I’d like to introduce you to a new way of gardening. It’s called square foot gardening. I planted my first square foot garden last year and I’m hooked. Here’s the basic gist:
Most gardens are planted in long rows separated by three foot aisles. This means 80% of your garden (that you water, weed, and fertilize) grows nothing. You just walk on it. The square foot method eliminates that 80% of your garden that you don’t use by planting in blocks.
Using the square foot gardening method, you divide a 4′ x 4′ box into sixteen 1 foot square gardens. You then can plant a different crop in each of the squares. For example, you might plant 16 carrots in one box, four beans in another, and one cabbage in another. That leaves you with 13 other boxes to fill! I think it’s a fantastic system, but I’ll let you decide for yourself. Here are some of the reasons why I love square foot gardening.
#1. Perfect Dirt
It doesn’t matter what kind of soil you have, because you won’t be using it. Acidic or alkaline – it doesn’t matter. Rocky or sandy – it makes no difference. You build your own perfect soil. And it’s all really rather simple. It requires just three ingredients.
- Peat Moss
Just mix these three ingredients in equal proportions and you have the finest soil you could imagine. It’s light and loose (thanks to the peat moss), it retains moisture very well (thanks to the vermiculite), and is full of the nutrients your plants need (thanks to the compost). And all these ingredients can be found at you local garden center.
#2. No Weeding
Yup, that’s right. Since you’re making your own soil, there will be no weed seeds in there to start with. Plus, any weed seeds that might happen to blow in are easily removed because the soil is so light and loose. I think I might have pulled out five weeds from my garden last year.
#3. Less Space Required
Your square foot garden takes up only 20% of the space required by a traditional garden. That means you can be more productive with the space you have. It also means you only need to do 20% of the work.
I just built two square foot gardens this spring and here were my costs:
- Lumber: Free (I used scrap)
- Vermiculite: $20
- Peat Moss: $8
- Compost: $20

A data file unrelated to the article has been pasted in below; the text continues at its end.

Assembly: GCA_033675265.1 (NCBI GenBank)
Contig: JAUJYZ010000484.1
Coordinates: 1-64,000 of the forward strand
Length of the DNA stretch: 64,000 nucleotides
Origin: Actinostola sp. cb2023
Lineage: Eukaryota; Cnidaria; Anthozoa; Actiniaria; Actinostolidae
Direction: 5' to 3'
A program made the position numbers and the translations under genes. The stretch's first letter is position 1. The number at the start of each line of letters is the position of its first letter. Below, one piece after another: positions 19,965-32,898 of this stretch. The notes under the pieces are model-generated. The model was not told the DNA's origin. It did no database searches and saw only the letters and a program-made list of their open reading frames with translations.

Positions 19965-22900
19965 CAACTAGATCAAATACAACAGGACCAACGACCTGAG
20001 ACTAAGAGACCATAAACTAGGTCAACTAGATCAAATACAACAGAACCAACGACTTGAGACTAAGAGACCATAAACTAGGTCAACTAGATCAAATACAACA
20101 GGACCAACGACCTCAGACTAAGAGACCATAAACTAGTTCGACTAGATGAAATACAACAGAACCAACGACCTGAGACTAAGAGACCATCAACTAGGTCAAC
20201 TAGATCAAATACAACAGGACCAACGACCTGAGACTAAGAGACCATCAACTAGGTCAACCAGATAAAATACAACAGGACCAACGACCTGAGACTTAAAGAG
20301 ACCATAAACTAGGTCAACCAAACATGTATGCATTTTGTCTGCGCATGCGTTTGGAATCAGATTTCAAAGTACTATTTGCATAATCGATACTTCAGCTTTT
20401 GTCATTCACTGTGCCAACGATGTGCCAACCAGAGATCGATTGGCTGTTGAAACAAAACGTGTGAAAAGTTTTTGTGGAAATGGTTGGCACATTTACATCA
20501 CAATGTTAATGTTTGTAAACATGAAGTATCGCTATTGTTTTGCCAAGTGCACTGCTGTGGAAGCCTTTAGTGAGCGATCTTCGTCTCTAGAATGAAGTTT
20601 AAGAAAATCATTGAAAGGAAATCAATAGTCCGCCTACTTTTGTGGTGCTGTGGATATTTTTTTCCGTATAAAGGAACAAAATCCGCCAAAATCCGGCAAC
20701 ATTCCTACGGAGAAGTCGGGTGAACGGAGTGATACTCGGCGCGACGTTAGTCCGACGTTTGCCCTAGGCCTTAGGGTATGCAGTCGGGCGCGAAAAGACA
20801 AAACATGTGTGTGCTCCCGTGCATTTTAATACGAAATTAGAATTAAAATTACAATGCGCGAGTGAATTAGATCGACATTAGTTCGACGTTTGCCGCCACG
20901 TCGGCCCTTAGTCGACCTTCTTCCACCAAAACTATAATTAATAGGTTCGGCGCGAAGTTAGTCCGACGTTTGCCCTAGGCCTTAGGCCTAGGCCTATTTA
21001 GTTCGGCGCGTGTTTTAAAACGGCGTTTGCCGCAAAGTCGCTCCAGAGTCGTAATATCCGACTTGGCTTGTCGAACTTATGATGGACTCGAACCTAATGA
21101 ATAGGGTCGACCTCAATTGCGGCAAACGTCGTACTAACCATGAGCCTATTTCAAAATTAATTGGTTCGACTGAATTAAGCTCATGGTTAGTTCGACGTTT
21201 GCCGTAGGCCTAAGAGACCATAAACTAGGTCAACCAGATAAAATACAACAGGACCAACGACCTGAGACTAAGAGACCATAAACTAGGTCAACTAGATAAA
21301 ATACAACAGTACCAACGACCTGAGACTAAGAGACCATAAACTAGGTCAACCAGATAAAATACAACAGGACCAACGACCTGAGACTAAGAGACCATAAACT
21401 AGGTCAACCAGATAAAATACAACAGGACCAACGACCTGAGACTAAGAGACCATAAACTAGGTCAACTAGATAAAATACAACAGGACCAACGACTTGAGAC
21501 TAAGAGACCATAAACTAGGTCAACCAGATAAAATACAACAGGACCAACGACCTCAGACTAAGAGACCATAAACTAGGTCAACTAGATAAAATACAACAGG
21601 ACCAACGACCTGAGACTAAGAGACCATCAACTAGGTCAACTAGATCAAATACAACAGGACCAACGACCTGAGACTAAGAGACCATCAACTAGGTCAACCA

Total: $48 for two – $24 each.
Of course with your own lumber and your own compost, you could cut that cost down to $14 each. And once your initial garden is set up, you only need to add a little compost each year. You’ll never again need fertilizer or weed killers.
Convinced yet? Ready to build your own? Here’s how!
- (4) 4′ 2 x 6 boards
- (6) lattice strips (I ripped 1/4 inch thick strips off a 2 x 6)
- (8) 4″ nails or screws
- (12) 1″ nails or screws
- Cardboard, newspaper, or landscape fabric for weed control
- 60 litres of vermiculite (preferably coarse)
- 60 litres of peat moss (about 2 cubic feet compressed)
- 60 litres of compost (at least three different types – I used steer manure, sheep manure, and mushroom compost)
Building the Square Foot Garden
Attach your 2 x 6 boards together with nails or screws to form a four foot square box.
Lay down your newspaper, cardboard, or landscape fabric on the ground where you wish to place your gardens. This will prevent existing grass or weeds from pushing up into your garden. Lay your box on top of the newspaper, cardboard, or landscape fabric.
Mix the compost, peat moss, and vermiculite together in equal portions. An easy way to do this is to pile the ingredients on a large tarp and roll them back and forth in the tarp. Then carry the tarp to your garden and pour it in. (Note: You may want to water down the ingredients as they are rather dusty when dry.)
Once the soil has filled the box to the top, place the lattice on top, nailing each piece of lattice in place so that there are sixteen equal squares.
And there you have it. You’re ready to plant!
Pretty simple, isn’t it? If you’ve got any questions about how to make your own square foot garden, ask away!
Updated: March 15, 2012